We publish below the speech of greeting by the President of the German Association of Cities, Christian Ude, Mayor of Munich. The German Association of Cities is the largest umbrella group of local authorities in Germany. It represents the interests of all self-governing cities, and most towns that are integral parts of larger districts. It brings together almost 4700 cities and other local authorities, with a total of 51 million inhabitants.
I am delighted to accept the invitation to say a few words as President of the German Association of Cities at the opening of the 2006 German Adult Education Conference.
First, because continuing education is a key task in order to protect people's local livelihoods. Secondly, because the Volkshochschulen are the most important centres of continuing education and lifelong learning in towns, cities and rural areas. And finally, thirdly, because this field of local education currently faces huge challenges.
Allow me to make a few remarks about these three aspects.
In the current debate about education policy, the entire education system in Germany is under the microscope. At local authority level too, educational reform measures are being widely discussed. Towns and cities do not see themselves merely as suffering the effects. Rather, they are committed to playing an active role in education policy initiatives and in implementing reform measures. Continuing education is an independent part of local political action, in which local responsibility can be demonstrated. In view of the trend to open up ever more areas of local action to the market, I regard it as crucial to defend continuing education as a way of protecting local life.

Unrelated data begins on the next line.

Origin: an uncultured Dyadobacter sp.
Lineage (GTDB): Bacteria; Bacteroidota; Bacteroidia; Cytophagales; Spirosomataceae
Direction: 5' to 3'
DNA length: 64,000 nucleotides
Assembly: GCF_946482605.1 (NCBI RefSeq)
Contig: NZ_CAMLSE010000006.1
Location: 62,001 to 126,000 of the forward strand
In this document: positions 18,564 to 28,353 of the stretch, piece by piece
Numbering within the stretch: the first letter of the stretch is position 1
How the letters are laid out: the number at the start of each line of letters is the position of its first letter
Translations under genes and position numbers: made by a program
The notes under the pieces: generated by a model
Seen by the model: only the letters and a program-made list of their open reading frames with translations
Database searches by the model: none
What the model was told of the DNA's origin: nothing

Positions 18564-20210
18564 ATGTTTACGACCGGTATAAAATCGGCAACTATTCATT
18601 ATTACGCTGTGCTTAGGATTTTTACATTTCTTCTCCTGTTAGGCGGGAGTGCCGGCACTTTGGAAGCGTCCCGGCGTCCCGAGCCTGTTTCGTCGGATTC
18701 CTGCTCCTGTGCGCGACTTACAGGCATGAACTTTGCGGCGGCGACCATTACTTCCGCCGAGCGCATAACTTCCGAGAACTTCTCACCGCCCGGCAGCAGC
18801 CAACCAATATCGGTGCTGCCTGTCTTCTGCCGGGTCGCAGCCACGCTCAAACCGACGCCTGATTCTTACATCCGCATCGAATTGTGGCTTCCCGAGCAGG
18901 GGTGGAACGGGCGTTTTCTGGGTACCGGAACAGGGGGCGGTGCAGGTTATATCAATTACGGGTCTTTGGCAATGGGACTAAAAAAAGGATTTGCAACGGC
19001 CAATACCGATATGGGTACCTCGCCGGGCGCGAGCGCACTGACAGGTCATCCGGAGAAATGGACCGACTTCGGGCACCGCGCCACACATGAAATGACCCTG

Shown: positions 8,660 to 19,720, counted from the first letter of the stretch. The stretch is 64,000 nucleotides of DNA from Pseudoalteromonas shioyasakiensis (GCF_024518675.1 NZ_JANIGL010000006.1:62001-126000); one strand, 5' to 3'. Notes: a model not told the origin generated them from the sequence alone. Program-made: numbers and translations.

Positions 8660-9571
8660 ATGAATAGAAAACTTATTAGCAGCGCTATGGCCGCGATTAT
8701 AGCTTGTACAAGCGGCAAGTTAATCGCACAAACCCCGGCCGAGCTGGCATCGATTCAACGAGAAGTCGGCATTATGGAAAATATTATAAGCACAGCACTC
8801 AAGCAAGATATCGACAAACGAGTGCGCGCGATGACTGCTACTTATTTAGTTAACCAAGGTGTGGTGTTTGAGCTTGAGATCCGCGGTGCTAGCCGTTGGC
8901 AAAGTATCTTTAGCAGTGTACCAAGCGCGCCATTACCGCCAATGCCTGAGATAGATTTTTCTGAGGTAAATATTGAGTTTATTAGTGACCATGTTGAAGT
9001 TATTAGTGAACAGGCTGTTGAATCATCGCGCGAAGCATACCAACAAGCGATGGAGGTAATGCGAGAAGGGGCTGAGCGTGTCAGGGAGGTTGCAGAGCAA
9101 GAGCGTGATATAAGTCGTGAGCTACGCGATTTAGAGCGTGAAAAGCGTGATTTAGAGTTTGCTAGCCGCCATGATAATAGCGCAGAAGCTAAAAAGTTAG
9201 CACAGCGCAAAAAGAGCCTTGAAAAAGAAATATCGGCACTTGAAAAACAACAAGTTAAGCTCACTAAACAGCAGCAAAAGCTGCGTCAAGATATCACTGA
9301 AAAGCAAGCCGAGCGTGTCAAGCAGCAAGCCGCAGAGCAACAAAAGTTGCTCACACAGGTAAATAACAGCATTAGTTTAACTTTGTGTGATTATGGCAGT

We must all learn for as long as possible, and if possible throughout life. There is widespread agreement over this general and almost trivial observation. When it comes to defining the criteria for lifelong learning more precisely, and to identifying the consequences for public responsibility and support for the individual phases of education, opinions differ.
Local authority action in continuing education and training is guided by a broad view of education. According to this, continuing education should be used also, but not exclusively, in the context of work. Only constant learning, building on what has gone before, can ensure a sustainable place in the labour market, and an effective continuing education and training structure also underpins local and regional economic development. This frequently described shift to the knowledge-based society not only affects the world of work, however. There is the complex task of continually looking at reality afresh, interpreting it and finding one's bearings, which cannot be performed purely by just-in-time learning. Because demands at work are constantly in flux, our educational institutions must, among other things, help learners of all ages to become independent individuals capable of learning and making judgments, who can express themselves and become involved in society.